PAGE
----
March 22, 2016

Food labels- Ingredients

We, as Americans, have been looking at food labels for years. Maybe you look at the food labels as a regular part of your grocery shopping. Or maybe you don’t ever look at them due to lack of interest or not knowing what you are reading. However the most important aspect of the entire food label is the list of ingredients at the bottom. 
If the entire food label was eliminated, the ingredients list would be the key aspect which would beg to remain. 
Here’s the deal…
The ingredients are listed in order of quantity. 
The ingredient listed first is the ingredient the product most contains. The ingredients listed towards the end are minimal. Therefore the first three ingredients listed are your most important to pay attention. You can read through the rest of the ingredients list, but if you are in a rush- just focus on the first three ingredients listed. 
Look for “whole” in whole grains. 
This is especially true in breads and pastas, crackers and cereals. Product marketing can really fool an innocent consumer with words of white whole wheat or multigrain. The word ‘whole’ should be listed in the first couple ingredients, in whole wheat, rye, oats, or another similar grain carbohydrate. The word “enriched” means that the grain has been stripped of some/all of it’s nutrients. 
Sugar in disguise
Many items have sugar- even naturally sugars, such as fruit. However in regards to items which require a nutrition label of ingredients, we unfortunately find the slew of sugars in an item. Ingredients ending in -ose are sugar products. This would include fructose, dextrose and sucrose. Yes, they may add more flavor however it can also contribute to weight gain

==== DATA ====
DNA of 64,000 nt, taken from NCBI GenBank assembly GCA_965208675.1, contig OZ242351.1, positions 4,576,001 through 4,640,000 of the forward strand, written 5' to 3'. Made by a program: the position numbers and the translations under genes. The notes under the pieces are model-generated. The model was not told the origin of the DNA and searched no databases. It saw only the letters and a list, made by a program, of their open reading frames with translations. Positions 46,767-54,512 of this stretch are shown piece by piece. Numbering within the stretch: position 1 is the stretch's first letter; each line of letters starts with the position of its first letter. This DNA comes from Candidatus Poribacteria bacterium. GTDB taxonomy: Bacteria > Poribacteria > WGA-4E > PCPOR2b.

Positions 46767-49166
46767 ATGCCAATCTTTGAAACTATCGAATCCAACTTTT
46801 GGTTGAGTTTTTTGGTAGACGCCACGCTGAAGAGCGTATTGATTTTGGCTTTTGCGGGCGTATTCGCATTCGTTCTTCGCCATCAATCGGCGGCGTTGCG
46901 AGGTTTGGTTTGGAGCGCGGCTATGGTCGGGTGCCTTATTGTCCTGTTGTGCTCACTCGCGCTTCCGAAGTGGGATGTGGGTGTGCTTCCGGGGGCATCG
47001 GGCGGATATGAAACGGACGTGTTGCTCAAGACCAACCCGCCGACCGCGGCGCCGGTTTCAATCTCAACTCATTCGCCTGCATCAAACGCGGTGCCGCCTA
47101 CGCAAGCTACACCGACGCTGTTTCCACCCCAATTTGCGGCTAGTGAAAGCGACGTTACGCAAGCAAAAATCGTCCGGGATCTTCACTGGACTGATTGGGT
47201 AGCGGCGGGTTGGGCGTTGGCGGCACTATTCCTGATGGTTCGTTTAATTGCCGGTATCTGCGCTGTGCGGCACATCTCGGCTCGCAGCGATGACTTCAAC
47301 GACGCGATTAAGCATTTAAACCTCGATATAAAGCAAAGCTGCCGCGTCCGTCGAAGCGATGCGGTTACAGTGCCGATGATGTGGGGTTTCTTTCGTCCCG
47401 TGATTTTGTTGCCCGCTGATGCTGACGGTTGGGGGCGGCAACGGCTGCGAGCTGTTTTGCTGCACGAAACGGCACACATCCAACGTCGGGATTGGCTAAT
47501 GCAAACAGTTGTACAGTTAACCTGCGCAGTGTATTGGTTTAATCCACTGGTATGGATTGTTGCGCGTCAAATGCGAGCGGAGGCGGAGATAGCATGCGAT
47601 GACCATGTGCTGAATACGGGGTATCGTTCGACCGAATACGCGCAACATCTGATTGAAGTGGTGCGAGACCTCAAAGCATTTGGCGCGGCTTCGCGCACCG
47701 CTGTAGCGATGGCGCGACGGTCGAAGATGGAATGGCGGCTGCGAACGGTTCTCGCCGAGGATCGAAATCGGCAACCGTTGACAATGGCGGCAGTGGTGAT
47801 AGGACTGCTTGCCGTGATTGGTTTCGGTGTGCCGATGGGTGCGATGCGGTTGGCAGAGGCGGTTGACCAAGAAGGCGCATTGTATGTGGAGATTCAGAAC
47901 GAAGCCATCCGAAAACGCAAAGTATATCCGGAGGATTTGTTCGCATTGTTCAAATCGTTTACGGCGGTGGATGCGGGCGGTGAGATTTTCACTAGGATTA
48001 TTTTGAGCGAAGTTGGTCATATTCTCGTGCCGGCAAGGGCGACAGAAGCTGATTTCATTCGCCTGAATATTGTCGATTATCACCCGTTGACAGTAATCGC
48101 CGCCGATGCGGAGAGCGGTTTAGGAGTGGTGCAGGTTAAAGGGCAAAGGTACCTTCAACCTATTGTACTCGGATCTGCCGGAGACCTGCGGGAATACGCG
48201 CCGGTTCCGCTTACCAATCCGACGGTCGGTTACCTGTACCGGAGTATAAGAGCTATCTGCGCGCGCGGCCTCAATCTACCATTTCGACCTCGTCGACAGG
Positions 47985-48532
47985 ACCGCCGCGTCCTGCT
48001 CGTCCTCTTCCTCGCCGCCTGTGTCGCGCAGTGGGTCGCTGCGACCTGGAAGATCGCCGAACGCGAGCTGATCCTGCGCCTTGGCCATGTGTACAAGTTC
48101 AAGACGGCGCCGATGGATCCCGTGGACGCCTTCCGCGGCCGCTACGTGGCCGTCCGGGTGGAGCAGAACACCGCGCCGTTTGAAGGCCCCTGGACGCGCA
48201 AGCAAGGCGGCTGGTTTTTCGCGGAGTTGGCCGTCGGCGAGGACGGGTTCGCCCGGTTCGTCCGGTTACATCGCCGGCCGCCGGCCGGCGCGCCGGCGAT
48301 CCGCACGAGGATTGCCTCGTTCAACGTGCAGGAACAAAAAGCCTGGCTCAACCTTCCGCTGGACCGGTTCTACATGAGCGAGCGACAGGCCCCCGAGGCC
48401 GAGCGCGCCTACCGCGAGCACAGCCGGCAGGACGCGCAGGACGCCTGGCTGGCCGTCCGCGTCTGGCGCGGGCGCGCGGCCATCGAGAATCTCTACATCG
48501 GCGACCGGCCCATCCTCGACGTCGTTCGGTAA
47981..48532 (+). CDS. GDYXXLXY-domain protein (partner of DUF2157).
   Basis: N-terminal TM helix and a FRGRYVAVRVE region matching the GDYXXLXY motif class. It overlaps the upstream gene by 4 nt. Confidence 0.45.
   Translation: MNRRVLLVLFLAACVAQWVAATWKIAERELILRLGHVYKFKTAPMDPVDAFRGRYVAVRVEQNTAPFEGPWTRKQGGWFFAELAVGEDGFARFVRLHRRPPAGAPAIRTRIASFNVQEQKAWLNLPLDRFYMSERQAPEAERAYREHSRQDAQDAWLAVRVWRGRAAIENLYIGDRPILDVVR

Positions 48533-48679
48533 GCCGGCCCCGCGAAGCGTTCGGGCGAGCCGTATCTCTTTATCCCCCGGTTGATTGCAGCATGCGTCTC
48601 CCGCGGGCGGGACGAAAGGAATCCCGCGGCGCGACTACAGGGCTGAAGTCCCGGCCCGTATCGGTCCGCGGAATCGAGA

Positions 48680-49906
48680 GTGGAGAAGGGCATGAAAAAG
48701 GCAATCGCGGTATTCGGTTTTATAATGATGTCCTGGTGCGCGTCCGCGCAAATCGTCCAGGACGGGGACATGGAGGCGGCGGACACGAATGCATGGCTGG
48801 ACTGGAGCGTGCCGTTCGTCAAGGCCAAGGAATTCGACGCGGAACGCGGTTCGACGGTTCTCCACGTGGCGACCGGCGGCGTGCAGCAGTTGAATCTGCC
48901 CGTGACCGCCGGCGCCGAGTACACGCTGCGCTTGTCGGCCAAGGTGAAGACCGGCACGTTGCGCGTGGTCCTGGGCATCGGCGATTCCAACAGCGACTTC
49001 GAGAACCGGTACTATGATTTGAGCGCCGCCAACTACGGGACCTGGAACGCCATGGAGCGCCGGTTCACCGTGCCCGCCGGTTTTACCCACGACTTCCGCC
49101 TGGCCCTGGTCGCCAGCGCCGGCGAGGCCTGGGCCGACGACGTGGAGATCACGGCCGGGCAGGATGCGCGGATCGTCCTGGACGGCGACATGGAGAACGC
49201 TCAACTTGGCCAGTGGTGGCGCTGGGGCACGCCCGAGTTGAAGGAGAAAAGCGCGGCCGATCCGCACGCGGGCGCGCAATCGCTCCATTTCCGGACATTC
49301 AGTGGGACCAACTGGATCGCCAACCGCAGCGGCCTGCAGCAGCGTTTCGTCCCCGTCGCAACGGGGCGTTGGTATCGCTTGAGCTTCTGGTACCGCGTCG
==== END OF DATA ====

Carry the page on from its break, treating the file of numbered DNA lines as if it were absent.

Trans fats
Trans fats are either made naturally or artificially. When artificially trans fatty acids are created it is by adding hydrogen to liquid vegetable oils to make them a solid. We should be replacing the trans fats in our diets with monounsaturted and polyunsaturated fats. By reducing our trans fat and saturated fat consumption, we can reduce our risk for heart disease, type 2 diabetes, high cholesterol, and stroke. The American Heart Association has an easy to read FAQ list. 
In summary…
The key is whole foods and balance. 
Try to consume lots of food that don’t even have a label! This would be everything in the produce isle at the grocery store- the fruits and vegetables. 
Everything in moderation. The issue typically becomes when we eat too much of the unhealthy items and/or too often. It’s okay to have an item which doesn’t fit in the categories above, but be limited in how much and how often they are consumed. 
Strive for the 80/20 rule. Eat healthy 80% of the time so for the remaining 20%, you can have a little dessert or treat. Moderation. 

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